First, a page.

Kansas Department of Wildlife, Parks and Tourism (KDWPT) Fisheries Section staff recently launched a new program designed to increase the amount of fish-attracting structure in Kansas public waters. As part of the program, staff will sink approximately 300 “PVC cubes,” to attract fish. The 3-foot by 4-foot by 4-foot cubes are cost-effective and proven in other states, and not only do they last more than three times (10-plus years) longer than natural brush piles, they have been shown to hold as many fish as the natural counterpart without effecting water quality.
David Breth, who recently took over coordination of the fish habitat program, said that the goal of adding 300 cubes this year has just about been met.
“It’s an ongoing project,” he said. “As we get the materials and kits ready, we are adding cubes and new lake locations to receive them. All cubes are being placed at specific, pre-determined locations.”
Known as “Georgia Cubes,” the artificial structures were designed by the Georgia Department of Natural Resources (DNR). Stacking more than 50 feet of corrugated pipe on the PVC frame, the design maximizes surface area for fish attraction. The structures quickly accumulate periphyton, a complex mix of algae, fungi, and bacteria, making them more attractive to insects and fish.
Anglers are already reporting catching fish, notably largemouth bass, around the cubes placed this spring. Fisheries field staff will collect sonar and video images on how fish populations and species are using the cubes in relation to natural structures.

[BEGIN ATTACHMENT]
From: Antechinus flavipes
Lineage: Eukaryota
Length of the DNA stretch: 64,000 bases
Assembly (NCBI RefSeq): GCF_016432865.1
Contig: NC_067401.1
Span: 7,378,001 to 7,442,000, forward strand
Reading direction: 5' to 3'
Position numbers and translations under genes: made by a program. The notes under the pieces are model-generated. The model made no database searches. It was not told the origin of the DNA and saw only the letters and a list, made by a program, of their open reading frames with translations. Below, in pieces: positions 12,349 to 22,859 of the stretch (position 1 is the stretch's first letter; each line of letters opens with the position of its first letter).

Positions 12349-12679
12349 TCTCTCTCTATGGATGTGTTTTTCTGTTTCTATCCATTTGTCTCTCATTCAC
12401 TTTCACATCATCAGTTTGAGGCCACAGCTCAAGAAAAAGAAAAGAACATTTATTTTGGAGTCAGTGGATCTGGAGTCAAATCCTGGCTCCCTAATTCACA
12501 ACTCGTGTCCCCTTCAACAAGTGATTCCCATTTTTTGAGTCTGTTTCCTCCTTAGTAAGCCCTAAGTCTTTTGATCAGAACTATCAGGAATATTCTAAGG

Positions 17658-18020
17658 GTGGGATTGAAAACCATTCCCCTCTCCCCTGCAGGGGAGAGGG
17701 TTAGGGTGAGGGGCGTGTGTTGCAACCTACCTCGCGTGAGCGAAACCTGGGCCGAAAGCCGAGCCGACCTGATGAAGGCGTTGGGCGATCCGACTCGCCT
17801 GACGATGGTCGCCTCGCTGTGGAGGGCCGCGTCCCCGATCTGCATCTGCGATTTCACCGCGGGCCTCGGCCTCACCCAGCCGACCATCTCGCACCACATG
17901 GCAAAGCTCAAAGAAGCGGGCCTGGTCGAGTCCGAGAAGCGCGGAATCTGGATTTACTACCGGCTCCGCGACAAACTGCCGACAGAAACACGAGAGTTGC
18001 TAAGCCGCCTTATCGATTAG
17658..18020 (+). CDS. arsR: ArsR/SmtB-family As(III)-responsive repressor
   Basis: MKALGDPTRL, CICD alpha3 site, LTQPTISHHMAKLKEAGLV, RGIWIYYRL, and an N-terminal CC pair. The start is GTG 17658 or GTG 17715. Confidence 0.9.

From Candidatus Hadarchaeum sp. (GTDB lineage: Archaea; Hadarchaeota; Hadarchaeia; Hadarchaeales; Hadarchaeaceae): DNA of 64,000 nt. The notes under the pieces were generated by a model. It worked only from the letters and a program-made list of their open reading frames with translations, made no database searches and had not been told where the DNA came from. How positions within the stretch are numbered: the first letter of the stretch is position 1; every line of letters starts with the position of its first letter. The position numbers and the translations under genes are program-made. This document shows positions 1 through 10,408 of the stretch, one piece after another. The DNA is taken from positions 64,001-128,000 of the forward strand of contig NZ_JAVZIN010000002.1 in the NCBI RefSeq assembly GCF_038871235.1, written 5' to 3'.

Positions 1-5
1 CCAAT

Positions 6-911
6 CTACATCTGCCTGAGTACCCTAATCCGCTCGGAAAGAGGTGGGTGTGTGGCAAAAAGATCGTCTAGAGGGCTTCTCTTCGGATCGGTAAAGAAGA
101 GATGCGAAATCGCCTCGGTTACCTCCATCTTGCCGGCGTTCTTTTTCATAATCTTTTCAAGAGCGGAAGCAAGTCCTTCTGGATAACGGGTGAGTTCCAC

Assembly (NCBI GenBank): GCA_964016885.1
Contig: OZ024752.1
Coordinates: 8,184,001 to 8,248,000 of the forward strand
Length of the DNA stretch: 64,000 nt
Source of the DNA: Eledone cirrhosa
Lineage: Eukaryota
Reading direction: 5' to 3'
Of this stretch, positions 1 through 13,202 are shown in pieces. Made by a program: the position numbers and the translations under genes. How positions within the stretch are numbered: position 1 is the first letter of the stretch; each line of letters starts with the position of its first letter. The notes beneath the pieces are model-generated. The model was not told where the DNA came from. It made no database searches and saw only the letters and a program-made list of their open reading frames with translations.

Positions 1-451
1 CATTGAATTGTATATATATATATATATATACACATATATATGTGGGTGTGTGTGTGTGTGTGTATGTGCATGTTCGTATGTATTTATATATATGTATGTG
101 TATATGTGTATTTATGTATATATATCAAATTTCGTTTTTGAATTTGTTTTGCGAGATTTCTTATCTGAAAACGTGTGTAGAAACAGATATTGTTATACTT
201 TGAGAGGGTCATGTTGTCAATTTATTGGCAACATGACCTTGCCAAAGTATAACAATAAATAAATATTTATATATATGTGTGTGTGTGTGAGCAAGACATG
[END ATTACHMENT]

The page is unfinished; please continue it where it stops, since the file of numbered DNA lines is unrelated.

For anglers wanting to try their luck, a file is available with GPS locations of attractors (natural and artificial) at the KDWPT website, www.ksoutdoors.com. Click on “Fishing” then click on “Google KMZ file of KS Fish Attractors” under the “Fishing Opportunities” menu. Anglers can also find the file by entering “fish attractor GPS” in the search box on the home page. As the new cubes are placed and marked, the file will be updated with locations. Cubes have been added to, Milford, Wilson, Melvern, Perry, El Dorado, Tuttle Creek and Horsethief reservoirs, Butler, Clark, Pottawatomie No. 1, Pottawatomie No. 2 and Meade state fishing lakes, Yates Center South Owl Lake, and Eureka City Lake.
Breth said that without the help of Kansas B.A.S.S. chapters, the placement process would be much slower.
“Local B.A.S.S. clubs have been instrumental in this project, assembling the cubes from kits onsite, then placing them using their own boats and GPS units,” he said. “They’ve been a great help.”